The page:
Saving St. Ann's
by Jack Foran
About 50 St. Ann’s parishioners—wearing green t-shirts with the legend “We are St. Ann’s Church” and an image of the church—showed up at the Common Council public hearing Tuesday on a recommendation for landmark status for the recently shut-down complex. Many of them spoke, all in favor of the recommendation.
“Insane,” is how one of them described Catholic Diocese of Buffalo opposition to the designation, given that it would cost the diocese an estimated several million to demolish the structure, but landmark status would make it eligible for revenue sources that could make it attractive to a buyer, in addition to preserving a beautiful and culturally and historically significant building.
Though possibly somewhat half-hearted opposition. Based on a submission by spokesman for the diocese Kevin Keenan, the diocese’s opposition seemed not as much to landmark designation—though Keenan argued that landmarking church property violated a passel of religious freedom and independence laws, starting with the First Amendment of the Constitution—as to a current appeal to the Vatican by a parish group to reinstate St. Ann’s as a parish.
While the appeal to the Vatican is pending, Keenan said, the diocese can do nothing regarding the property. If an acceptable purchase offer came along, the diocese couldn’t sell. “It is Bishop Malone’s hope that in order to secure the future of the St. Ann’s complex, the appeal will be dropped,” he said.
The parishioners spoke with passion and emotion. Colleen Walsh called St. Ann’s “an oasis in the city” and “a sign of hope, peace, and safety in the community. We need St. Ann’s and St. Ann’s needs us.” Caroline Robinson pointed out some of the extraordinary features of the church, the 7,800-pound “Santa Anna” bell, and Bavarian-origin stained-glass windows. Ron Bates pointed out that “this high-Gothic icon, dating to 1886, proudly bears local design, Lockport stones” and that “all labor was local and volunteered.” Sister Rosemary Anthony, a former principal of the parish school, urged to keep St. Ann’s “as a church and a family and a community.” A former parishioner and employee at St. Ann’s, Terence Robinson, who also sits on the city’s Preservation Board, called the church “a landmark with or without the designation.” Fourth-generation parishoner John Sawicz, who said he has worked as a tradesman in various construction jobs, said of the $8 million to $12 million consultants’ estimate to refurbish the church, “no way,” and called the diocese’s opposition to the landmark recommendation “insane.”
Numerous other speakers doubted or ridiculed the diocese’s consultants’ estimate of cost to refurbish. Eric Lander, vice-chairman of the Preservation Board, the group that submitted the landmark recommendation, called the $12 million “an exorbitant and self-serving number,” calculated to underscore the necessity of demolition. He and Jason Wilson, director of operations for Preservation Buffalo Niagara, noted the presence of outbuildings—particularly the former school building—that are in good condition and would be readily convertible to other uses, enhancing the value of the property and attractiveness to a buyer.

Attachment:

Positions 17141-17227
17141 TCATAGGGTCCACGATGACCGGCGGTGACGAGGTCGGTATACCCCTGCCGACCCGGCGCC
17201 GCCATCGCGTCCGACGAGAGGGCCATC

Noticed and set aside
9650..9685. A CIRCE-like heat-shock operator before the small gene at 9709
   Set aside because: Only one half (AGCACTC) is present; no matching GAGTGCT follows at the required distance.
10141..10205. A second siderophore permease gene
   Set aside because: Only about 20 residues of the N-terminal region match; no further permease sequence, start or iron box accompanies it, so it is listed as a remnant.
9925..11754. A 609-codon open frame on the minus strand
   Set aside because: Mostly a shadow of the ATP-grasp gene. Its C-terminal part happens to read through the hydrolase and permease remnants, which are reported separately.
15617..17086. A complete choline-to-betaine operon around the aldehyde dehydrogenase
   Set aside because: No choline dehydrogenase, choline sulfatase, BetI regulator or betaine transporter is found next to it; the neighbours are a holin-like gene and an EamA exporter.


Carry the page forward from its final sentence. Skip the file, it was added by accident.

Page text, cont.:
Paul McDonnell, chairman of the Preservation Board, showed slide images of the inside and outside of the church while he listed the criteria—historic, aesthetic, cultural, etc.—based on which the board recommended landmark status, and again challenged the estimates for refurbishment. Tim Tielman, executive director of the preservationist Campaign for Greater Buffalo, called the church “an embodiment of our entire culture as Buffalonians,” and suggested setting up a restoration committee such as at the Darwin Martin House and the Central Terminal complex. Other speakers also suggested a restoration committee.
It was hard to determine the diocese’s ultimate strategy regarding the St. Ann’s complex. Keenan’s statement revealed no clear rationale for or decided purpose of the proposed but currently on-hold demolition. Rather, the statement described how when Tom Yots, Preservation Buffalo Niagara president, asked if the diocese would work with PBN to explore sale of the complex, Bishop Malone agreed, “and we have had several productive conversations with PBN. At this time, PBN is in conversation with at least two groups who have expressed an interest in purchasing the complex, and the diocese is in the process of arranging tours of the property. Separately, the diocese is in dialogue with another entity that is also seriously interested in purchasing the property.”
A vote on the landmark recommendation should occur at a near future Council session. Two councilmen present at the hearing, Fillmore’s David Franczyk and Ellicott’s Darius Pridgen, said they would vote in favor of the recommendation.blog comments powered by Disqus
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